a commonplace book: fragments shored against the ruins . . .
One must never miss an opportunity of quoting things by others which are always more interesting than those one thinks up oneself.
— Marcel Proust, Selected Letters
The judge wrote on and then he folded the ledger shut and laid it to one side and pressed his hands together and passed them down over his nose and mouth and placed them palm down on his knees.
Whatever exists, he said. Whatever in creation exists without my knowledge exists without my consent.
He looked about at the dark forest in which they were bivouacked. He nodded toward the specimens he’d collected. These anonymous creatures, he said, may seem little or nothing in the world. Yet the smallest crumb can devour us. Any smallest thing beneath yon rock out of men’s knowing. Only nature can enslave man and only when the existence of each last entity is routed out and made to stand naked before him will he be properly suzerain of the earth.
What’s a suzerain?
A keeper. A keeper or overlord.
Why not say keeper then?
Because he is a special kind of keeper. A suzerain rules even where there are other rulers. His authority countermands local judgements.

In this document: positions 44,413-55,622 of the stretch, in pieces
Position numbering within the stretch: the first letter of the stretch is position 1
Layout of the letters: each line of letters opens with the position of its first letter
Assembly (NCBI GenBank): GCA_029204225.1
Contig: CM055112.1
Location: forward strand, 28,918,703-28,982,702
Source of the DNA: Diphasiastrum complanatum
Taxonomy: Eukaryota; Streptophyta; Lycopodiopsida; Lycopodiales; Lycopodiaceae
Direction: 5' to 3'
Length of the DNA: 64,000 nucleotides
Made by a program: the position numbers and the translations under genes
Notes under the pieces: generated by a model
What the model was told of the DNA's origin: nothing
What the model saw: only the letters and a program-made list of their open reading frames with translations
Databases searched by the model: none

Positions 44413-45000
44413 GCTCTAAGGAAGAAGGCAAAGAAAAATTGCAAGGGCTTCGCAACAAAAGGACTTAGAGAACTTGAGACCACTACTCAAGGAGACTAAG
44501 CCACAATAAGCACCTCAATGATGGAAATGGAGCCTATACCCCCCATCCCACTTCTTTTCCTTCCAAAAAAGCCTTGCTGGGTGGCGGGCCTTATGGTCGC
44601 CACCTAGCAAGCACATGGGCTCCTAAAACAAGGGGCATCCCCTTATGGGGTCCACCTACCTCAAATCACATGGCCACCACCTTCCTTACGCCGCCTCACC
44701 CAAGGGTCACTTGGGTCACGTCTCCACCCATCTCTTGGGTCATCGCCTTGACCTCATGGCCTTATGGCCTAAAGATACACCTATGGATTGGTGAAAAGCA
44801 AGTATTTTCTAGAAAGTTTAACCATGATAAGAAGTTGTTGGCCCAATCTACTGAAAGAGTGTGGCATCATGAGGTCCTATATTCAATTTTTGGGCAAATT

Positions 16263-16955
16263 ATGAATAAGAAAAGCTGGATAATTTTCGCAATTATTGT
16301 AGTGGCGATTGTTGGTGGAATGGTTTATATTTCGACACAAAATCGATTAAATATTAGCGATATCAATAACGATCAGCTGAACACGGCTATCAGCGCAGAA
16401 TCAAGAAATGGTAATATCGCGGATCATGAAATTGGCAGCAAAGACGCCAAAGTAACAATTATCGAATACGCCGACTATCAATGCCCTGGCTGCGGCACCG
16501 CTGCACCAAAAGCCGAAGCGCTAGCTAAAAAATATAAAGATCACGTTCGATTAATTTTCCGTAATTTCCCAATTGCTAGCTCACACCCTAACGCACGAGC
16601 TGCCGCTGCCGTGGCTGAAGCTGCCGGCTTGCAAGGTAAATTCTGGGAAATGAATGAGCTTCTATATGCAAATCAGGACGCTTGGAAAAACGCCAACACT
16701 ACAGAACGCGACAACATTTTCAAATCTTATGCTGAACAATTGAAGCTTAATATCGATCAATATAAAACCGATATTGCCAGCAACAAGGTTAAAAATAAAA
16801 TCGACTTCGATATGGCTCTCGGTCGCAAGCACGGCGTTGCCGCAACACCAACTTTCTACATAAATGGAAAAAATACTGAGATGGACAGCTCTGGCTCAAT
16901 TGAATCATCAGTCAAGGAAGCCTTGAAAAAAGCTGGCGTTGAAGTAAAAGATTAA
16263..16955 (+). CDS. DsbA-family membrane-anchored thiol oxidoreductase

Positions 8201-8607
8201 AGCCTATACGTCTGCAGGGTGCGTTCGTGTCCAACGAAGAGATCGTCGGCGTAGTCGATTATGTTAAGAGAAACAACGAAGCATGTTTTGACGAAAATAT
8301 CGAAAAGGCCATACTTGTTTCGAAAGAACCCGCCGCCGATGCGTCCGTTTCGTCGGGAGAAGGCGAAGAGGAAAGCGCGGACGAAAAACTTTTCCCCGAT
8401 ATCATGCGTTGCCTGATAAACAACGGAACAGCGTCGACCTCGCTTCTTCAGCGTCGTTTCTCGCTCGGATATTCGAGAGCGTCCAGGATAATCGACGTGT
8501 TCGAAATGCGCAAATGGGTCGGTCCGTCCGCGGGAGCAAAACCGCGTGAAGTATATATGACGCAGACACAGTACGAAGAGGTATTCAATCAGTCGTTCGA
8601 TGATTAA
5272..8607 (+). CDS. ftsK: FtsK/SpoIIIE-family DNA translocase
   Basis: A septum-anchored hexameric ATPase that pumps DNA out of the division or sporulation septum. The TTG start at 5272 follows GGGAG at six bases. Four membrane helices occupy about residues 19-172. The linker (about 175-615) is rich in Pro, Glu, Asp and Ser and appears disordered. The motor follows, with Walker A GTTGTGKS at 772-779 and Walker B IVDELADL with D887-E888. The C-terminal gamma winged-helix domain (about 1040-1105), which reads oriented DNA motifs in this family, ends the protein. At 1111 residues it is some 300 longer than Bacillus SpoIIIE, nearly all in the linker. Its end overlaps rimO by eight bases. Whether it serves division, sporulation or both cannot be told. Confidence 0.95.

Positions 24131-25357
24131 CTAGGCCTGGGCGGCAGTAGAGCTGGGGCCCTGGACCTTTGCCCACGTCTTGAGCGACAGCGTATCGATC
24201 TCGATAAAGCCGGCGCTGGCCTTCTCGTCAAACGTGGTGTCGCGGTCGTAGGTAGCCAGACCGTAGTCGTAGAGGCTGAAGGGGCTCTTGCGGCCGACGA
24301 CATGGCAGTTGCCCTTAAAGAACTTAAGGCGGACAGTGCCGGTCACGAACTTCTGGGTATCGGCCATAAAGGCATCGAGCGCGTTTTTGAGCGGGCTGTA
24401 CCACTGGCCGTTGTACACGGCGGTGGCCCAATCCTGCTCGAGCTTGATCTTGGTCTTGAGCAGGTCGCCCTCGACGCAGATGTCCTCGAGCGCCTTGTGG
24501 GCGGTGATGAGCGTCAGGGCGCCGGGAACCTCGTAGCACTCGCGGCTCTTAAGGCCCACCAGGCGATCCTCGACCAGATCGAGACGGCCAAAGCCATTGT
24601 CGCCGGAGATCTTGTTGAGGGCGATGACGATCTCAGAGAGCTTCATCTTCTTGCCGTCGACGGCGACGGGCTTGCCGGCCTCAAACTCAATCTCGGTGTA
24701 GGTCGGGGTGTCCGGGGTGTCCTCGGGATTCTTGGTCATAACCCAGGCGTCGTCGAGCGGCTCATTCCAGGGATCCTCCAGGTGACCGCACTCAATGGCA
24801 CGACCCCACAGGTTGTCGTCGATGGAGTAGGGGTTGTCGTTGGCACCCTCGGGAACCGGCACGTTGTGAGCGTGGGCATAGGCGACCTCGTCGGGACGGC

The judge placed his hands on the ground. He looked at his inquisitor. This is my claim, he said. And yet everywhere upon it are pockets of autonomous life. Autonomous. In order for it to be mine nothing must be permitted to occur upon it save by my dispensation.
Toadvine sat with his boots crossed before the fire. No man can aquaint himself with everything on this earth, he said.
The judge tilted his great head. The man who believes that the secrets of the world are forever hidden lives in mystery and fear. Superstition will drag him down. The rain will erode the deeds of his life. But that man who sets himself the task of singling out the thread of order from the tapestry will by the decision alone have taken charge of the world and it is only by such taking charge that he will effect a way to dictate the terms of his own fate.
I don’t see what that has to do with catchin birds.
The freedom of birds is an insult to me. I’d have them all in zoos.
That would be a hell of a zoo.
The judge smiled. Yes, he said. Even so.
—Cormac McCarthy, Blood Meridian, or The Evening Redness in the West
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